Weekly Feature

2008-01-02 / Sports

Smith sees potential in Canisius hockey

Amherst resident enters 10th year as Division I coach
by PATRICK J. NAGY Reporter

Dave Smith Dave Smith When Amherst resident Dave Smith took over the reigns of the Canisius College men's ice hockey team in 2005, he saw the potential of the program.

"The Canisius job appealed to me because of what it could be," he said in a recent phone interview. "I think we are really developing a first class Division I hockey program."

In his first season with Canisius, the team finished 10-23-3, including seven road games which is tied for the second most in the past nine years. They also sported the fifth-lowest goals against average in team history.

Last year, Canisius went 9-23-3 but scored 39 power-play goals, third most at the school in the past 16 seasons, and had six short-handed goals, which ranked the team in the top 20 in the nation. In addition, Michael Cohen and Billy Irish-Baker, both products of Williamsville North hockey, signed professional hockey contracts.

This season, the Golden Griffins are 3-6-3 in the Atlantic Hockey Association and 4-10-4 overall, although two additional wins didn't count because they were against Canadian teams.

Amherst resident Dave Smith is trying to turn the Canisius College men's ice hockey team into a first class Division I program. Smith became the program's third coach on April 15, 2005. Amherst resident Dave Smith is trying to turn the Canisius College men's ice hockey team into a first class Division I program. Smith became the program's third coach on April 15, 2005. The rough start is largely due to a young team (19 of the 27 on the roster are either freshmen or sophomores) and a tough schedule. Out of the 20 games Canisius has played, 16 have come on the road, including stops against the No. 1 team in the nation, Miami of Ohio (lost 4-1 and 11-1), seventeenth ranked St. Cloud State (lost 7-0, tied 3-3), as well as Alabama-Huntsville (lost 4-3) and Manitoba (won 3-2) in Omaha, Nebraska, Air Force (two 3-3 ties), Holy Cross (lost 3-2, won 4-3) and Rochester Institute of Technology (lost 4-3, won 6-2). They also beat Mercyhurst, 4-0 and Niagara, 4-3.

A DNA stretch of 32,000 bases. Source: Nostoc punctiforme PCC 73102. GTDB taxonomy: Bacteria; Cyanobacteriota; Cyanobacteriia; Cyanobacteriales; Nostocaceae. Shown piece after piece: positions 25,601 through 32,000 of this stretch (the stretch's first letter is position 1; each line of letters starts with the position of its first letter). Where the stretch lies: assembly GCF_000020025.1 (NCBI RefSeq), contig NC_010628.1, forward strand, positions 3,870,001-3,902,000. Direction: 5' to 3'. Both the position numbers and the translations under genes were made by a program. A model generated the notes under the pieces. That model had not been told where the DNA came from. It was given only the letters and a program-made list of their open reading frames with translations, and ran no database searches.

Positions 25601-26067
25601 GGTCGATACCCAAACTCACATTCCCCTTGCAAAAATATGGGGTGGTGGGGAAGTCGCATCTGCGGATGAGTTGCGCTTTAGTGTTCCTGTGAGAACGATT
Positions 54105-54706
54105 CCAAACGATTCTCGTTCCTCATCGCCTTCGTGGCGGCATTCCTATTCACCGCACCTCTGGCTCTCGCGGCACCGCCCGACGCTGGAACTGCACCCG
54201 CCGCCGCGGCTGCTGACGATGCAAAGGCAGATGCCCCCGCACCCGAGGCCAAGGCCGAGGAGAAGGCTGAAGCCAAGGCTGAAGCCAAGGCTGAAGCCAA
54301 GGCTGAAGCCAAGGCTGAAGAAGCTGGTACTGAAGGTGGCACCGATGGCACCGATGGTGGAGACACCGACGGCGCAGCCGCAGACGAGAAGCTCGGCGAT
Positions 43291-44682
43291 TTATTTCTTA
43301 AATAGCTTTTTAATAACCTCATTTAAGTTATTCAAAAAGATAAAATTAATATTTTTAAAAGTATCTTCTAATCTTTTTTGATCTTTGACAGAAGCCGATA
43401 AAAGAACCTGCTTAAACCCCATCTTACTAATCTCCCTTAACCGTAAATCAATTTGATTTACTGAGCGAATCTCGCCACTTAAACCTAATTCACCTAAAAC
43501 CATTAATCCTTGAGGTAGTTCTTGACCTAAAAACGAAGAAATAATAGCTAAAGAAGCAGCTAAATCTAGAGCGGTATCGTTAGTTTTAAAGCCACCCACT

"There will be a point where we will look back and see how much we have learned from these games but we're not at that point yet," said Smith, who moved with his family to Amherst in the summer of 2006. "I believe we've gotten closer as a team and definitely gained a lot of experience."

Smith said his team needs to play effective within its system to find success.

"There's certain things you have to do to win and if you don't do them, it makes it that much more difficult, like timely scoring and playing well on the power play," he said. "Every moment is important and as a young team, there's been moments, sometimes periods, where we've lacked consistency and urgency. Once we start to do that, it will take us to a good place."

Hopefully, the New Year will bring better success for the Golden Griffins.

Canisius begins a four- game home stand starting with Bentley at 7:05 p.m. on Friday and Saturday and Connecticut at 7:05 p.m. on Jan. 11 and 12 at the Amherst Pepsi Center, 1615 Amherst Manor Drive.

"We want to appeal to all of youth hockey and the Pepsi Center provides a great location and an opportunity for us to get in front of a lot of people and showcase college hockey," said Smith.

There is some local flavor on the Canisius roster. Greg Brown and Vincent Amigone Jr. (Williamsville North) and Vincent Scarcella (St. Francis) played games at the Pepsi Center in high school in the Section VI Western New York Varsity Hockey Federation. Brown, a senior left winger, is Canisius' team captain. Amigone is a sophomore right winger. Scarcella is a forward as is Amherst resident, freshman Pat Kenney.

Hockey roots

Dave Smith grew up in Arthur, Ontario, which he said when he was growing up had a population of 1,200.

A self-appointed "sports junkie", Smith started playing hockey at age 3, although he said by the time he got to high school, he played all kinds of sports, except soccer and football because there wasn't enough children to fill out a team.

He said he didn't make a conscientious decision to play hockey. It just kind of happened.

Growing up, he played youth hockey at the "C" level ("AAA" is the highest level of youth hockey).